**This course will provide the participant with 1.5 Learning Type BACB CEU**
NOTE: Some “R” rated language (don’t worry the language is not that extreme), but we want to keep it real in case you have little ears around!
Description of Learning Type CE Event: Description of Learning Type CE Event: Caregivers, school staff, therapists, and professional support staff are often trained in the use of “accommodations and supports” for children with autism. They are a helpful means of setting up our children for success, specifically those that learn uniquely and in ways that require multiple forms of hints and assistance. Antecedent manipulations are well-studied in the literature and are used heavily within behavior-analytic treatment as a means of preventing challenging behavior. However, antecedent manipulations grow overused when we insist that children with autism must be protected, rescued, or hidden from aversive stimuli/punishing events. Even further, it is a common misconception among learners with autism that they require structure and routine more so than the typical child or the typical human in general. This is not only misleading, but it is inaccurate in that change can be conditioned stimulus for multiple people—not only those with disabilities. There are minimal populations that take disruptions to their routine in stride and are perfectly equipped to tolerate the bad surprises that are a normal part of life. This being said, overuse of timers, token boards, and schedules does not provide support to our learners, it simply acts as short-term avoidance rather than a long-term, proactive intervention. This CE Event provides insight into the use of antecedent strategies to promote positive behavior change, the limitations to exclusively using reinforcement, and proposed programs to build tolerance to ambiguity, uncertainty, and disruptions.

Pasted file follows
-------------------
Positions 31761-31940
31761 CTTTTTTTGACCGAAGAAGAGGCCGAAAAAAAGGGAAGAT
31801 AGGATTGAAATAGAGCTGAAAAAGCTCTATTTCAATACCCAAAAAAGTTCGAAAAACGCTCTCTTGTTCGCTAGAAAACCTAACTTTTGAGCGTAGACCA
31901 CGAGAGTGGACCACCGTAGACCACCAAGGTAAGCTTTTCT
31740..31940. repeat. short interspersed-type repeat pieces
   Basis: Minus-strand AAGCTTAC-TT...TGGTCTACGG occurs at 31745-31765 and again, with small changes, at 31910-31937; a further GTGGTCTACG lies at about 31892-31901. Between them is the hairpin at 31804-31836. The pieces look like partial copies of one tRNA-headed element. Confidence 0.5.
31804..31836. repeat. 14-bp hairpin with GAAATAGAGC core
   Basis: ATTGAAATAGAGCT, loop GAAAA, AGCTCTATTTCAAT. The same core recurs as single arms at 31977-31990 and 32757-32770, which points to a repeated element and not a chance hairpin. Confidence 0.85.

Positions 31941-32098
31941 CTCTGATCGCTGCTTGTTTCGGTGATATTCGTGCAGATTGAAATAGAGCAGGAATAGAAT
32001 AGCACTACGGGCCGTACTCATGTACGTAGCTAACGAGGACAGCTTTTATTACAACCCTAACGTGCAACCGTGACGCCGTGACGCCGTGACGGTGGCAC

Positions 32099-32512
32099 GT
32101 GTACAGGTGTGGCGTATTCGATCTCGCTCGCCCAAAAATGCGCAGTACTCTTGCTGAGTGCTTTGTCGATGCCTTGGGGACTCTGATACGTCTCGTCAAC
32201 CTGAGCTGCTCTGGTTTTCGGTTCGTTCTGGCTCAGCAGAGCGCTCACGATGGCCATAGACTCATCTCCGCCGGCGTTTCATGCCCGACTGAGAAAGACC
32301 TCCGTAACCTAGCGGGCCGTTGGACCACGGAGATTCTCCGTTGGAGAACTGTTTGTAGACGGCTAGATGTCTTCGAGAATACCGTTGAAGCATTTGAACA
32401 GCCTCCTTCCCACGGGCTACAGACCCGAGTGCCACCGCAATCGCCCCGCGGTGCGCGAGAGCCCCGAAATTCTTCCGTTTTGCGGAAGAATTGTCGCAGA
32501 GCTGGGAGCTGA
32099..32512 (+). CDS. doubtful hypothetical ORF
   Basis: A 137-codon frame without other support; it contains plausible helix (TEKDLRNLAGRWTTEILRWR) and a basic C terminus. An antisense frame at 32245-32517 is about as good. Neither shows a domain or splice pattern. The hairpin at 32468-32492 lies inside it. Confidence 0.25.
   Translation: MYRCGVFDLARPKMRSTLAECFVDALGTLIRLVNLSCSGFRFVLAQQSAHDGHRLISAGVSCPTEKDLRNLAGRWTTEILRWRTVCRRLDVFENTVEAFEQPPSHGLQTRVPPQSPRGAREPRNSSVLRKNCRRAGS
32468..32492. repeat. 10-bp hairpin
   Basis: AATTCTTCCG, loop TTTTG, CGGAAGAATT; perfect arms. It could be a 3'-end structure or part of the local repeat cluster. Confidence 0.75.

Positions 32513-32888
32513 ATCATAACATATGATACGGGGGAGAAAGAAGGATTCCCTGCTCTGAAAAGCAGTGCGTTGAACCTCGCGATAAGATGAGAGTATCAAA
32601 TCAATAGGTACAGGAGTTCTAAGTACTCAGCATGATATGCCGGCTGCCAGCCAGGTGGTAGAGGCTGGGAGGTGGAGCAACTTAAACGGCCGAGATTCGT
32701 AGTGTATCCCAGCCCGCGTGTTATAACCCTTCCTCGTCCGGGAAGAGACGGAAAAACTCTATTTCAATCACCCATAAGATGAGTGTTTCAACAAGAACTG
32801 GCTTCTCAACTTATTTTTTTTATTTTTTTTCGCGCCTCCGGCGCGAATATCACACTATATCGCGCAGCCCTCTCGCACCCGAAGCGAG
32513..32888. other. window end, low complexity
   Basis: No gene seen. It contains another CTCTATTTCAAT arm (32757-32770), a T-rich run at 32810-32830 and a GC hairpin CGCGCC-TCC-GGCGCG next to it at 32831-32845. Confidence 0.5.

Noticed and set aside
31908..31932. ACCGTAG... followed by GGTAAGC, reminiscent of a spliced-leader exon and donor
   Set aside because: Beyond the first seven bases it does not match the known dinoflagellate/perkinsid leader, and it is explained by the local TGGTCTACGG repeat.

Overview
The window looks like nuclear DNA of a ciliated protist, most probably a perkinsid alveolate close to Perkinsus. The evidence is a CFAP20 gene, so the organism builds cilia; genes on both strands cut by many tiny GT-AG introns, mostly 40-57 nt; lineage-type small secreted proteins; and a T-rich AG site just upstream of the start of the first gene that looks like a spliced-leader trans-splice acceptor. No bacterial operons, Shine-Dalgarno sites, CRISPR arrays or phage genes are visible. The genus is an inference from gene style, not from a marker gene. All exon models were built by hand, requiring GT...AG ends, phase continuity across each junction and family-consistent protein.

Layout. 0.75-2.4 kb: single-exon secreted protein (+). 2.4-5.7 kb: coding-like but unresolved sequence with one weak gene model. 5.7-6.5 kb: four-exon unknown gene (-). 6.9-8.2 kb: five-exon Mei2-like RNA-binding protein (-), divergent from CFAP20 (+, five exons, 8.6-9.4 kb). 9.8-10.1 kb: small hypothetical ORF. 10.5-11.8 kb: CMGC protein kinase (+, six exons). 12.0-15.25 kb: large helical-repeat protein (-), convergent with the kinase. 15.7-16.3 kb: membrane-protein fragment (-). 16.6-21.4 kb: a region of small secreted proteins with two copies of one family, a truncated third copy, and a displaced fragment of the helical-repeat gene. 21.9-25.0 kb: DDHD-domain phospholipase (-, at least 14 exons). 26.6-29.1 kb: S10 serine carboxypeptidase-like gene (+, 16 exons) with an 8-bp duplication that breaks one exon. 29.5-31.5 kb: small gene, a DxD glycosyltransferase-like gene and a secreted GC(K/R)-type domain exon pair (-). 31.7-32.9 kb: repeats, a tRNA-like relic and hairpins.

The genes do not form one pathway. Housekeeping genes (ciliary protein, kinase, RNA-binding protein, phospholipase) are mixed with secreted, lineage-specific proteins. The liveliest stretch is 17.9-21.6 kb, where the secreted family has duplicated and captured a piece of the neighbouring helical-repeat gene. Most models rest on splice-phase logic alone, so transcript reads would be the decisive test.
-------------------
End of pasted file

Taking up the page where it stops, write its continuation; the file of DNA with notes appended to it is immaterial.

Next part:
About the Instructor: After a grueling year of treatment for anorexia and panic disorder, I found myself itching to dig sandcastles in the minds of other people as an attempt to help and heal. I graduated with my first Masters in Clinical Psychology, believing that I could bring an unconventional and less stuffy/sanitized approach to therapy by coming to people instead of forcing them into a generic, Pinterest-looking office. I stumbled into a therapeutic day school treating adolescents with severe mental illness, only to find that my eccentric approach was frowned upon by administrators and “the field” of psychology. How could this possibly be?! In a fog of resentment, I huffed and puffed into an autism classroom to cover for yet another social worker that had called it quits—only to find myself captivated by the principles of ABA! It seemed that behavior analysis really could be applied to all facets of life, not only children; how else could I callus my own emotional skin using this science? I immediately enrolled in The Chicago School’s ABA program, got my BCBA, and began working primarily with caregivers in off-the-wall places. I would meet them inside of Hobby Lobby and hold their hand (literally and figuratively) through the Christmas decorations aisle, as this specific lane of doom triggered thousands of hours of tantrums in their child’s past. I found caregiver coaching to be my niche area, which led me to write my book, Behavior Surge— a compassionate, off-kilter manual for both caregivers and professionals to use as a guide in navigating their reality. I am now ankle-deep into my second book, one that addresses aberrant reinforcers, confrontation-seeking behavior, and different directions that ABA can take to better serve older populations with advanced verbal repertoires.
Target Audience: Behavior Analysts, School Staff, and Caregivers would likely benefit most from this presentation, as it provides a more feasible and natural means of recruiting and sustaining motivation.